Pritzker Breaks Campaign Finance Record, Annoys Illinois With $80 Million Of Ads J.B. Pritzker, Democratic nominee for governor in Illinois, has broken the record for campaign self-finance. A lot of money is going to advertising, which isn't making everyone in Illinois happy.

Pritzker Breaks Campaign Finance Record, Annoys Illinois With $80 Million Of Ads

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It's official. J.B. Pritzker has contributed more money to his own campaign than any other candidate in history. The Democrat is running for governor in Illinois. The record had been held by Meg Whitman in her failed run for California governor in 2010. Pritzker, a billionaire, has given his campaign $161.5 million so far. This is not adjusted for inflation, though he's closing in on that record, too. From WBEZ in Chicago, Tony Arnold reports on what all that money has meant for the race.

TONY ARNOLD, BYLINE: A lot of Pritzker's campaign money has gone toward advertising. And normally this would be the part of the story where you would hear a montage of those ads, maybe the one where Pritzker ties his Republican opponent incumbent Governor Bruce Rauner to President Trump, or the one where Pritzker touts his philanthropy, or even how Pritzker likes puppies. And, yeah, that was a real ad. Apparently, these are all helping Pritzker's campaign. He's enjoyed a double-digit lead in the polls over Rauner but perhaps at a cost. So in the spirit of Jimmy Kimmel's celebrities reading mean tweets, here are some NPR producers reading tweets of potential voters who have maybe seen one too many J.B. Pritzker commercials.

UNIDENTIFIED PERSON #1: @Riffs33 - (reading) the average human being is exposed to 4,000-plus ads a day, and J.B. Pritzker appears in all of them.

UNIDENTIFIED PERSON #2: @182mph - (reading) I literally had to buy Spotify Premium just so I wouldn't hear J.B. Pritzker ads every two songs.

UNIDENTIFIED PERSON #3: @IvanJukic333 - (reading) when I win the Mega Millions, I'm going to somehow find a way to stop all these J.B. Pritzker ads.

ARNOLD: And, hey, it's close to the election. So to be fair to Pritzker, his ads do sometimes seem to work.

UNIDENTIFIED PERSON #4: @teto_0207 - (reading) all these ads J.B. Pritzker is releasing on legalizing marijuana just might make me vote for him.

ARNOLD: Pritzker has spent about $80 million on advertising. Though his campaign points out all this record-breaking money isn't just for commercials, that between field offices and staff, they have built one of the biggest campaign infrastructures in the country, and that Pritzker has been giving millions to fellow Democrats. Pritzker says he's not doing that just to buy their loyalty should he become governor. He's doing that because he has always given Democrats lots of money.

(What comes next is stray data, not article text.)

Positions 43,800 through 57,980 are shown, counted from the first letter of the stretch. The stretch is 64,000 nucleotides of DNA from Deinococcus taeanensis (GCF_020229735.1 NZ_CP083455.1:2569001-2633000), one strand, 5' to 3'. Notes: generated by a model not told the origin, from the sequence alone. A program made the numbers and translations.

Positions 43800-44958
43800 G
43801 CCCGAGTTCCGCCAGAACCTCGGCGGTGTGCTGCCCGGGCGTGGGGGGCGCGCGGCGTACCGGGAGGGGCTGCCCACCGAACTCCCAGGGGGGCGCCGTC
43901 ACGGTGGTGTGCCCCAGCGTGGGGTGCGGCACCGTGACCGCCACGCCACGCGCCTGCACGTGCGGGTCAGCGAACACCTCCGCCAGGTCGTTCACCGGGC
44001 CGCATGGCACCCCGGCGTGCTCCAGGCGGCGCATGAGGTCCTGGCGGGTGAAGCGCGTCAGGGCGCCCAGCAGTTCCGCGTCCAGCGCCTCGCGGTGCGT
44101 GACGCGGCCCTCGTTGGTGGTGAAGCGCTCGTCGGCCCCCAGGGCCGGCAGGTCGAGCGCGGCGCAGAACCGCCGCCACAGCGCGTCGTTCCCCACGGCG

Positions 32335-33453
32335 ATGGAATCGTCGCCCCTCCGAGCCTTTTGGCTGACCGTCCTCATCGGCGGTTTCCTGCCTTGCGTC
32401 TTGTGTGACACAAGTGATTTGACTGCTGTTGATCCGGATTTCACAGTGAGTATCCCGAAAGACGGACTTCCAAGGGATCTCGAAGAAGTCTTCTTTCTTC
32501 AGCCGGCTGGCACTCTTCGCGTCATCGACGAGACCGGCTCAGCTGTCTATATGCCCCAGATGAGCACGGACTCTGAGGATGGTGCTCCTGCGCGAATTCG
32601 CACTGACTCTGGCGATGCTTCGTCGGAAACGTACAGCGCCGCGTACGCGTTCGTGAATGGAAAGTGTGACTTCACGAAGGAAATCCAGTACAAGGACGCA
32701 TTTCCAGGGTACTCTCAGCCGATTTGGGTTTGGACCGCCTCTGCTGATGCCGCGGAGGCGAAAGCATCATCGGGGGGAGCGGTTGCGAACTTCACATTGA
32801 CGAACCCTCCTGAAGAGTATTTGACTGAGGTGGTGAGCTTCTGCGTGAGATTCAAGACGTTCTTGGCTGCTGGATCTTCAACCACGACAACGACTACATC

J B PRITZKER: You're mistaking something, and that is that I've been involved in Democratic politics for decades now and supporting candidates, most of whom could not - right? - you know, to support their own campaigns, they needed to raise money.

ARNOLD: Pritzker's money comes from his family. He's an heir to the Hyatt Hotel franchise. But his Republican opponent, Rauner, frames the Democrats' campaign spending like this.


BRUCE RAUNER: He is trying to buy political office. He's trying to buy the governorship to be something for the first time in his life because if he wasn't a trust fund baby, he would be nothing.

ARNOLD: Pritzker says it's statements like that which show how desperate Rauner is. Rauner himself is rich. He started his re-election campaign with $70 million - 50 million from himself and 20 million from one of the few people in Illinois richer than Pritzker, Ken Griffin. Pritzker outspent Rauner nearly 2 to 1 in the last three months.

JAY YOUNG: It's just distressing where you see these figures. And I just feel like it makes people think that their democracy really isn't for them anymore.

ARNOLD: Jay Young leads Common Cause Illinois, and he's been tracking this money fight.

YOUNG: I'm hoping that it doesn't end up that the only field that we see from now going forward is billionaires. But sadly, we - that's the way we've been trending.

ARNOLD: He says if Pritzker does defeat Rauner, that could just set up another self-financing Republican to challenge Pritzker in four years. For NPR News, I'm Tony Arnold in Chicago.


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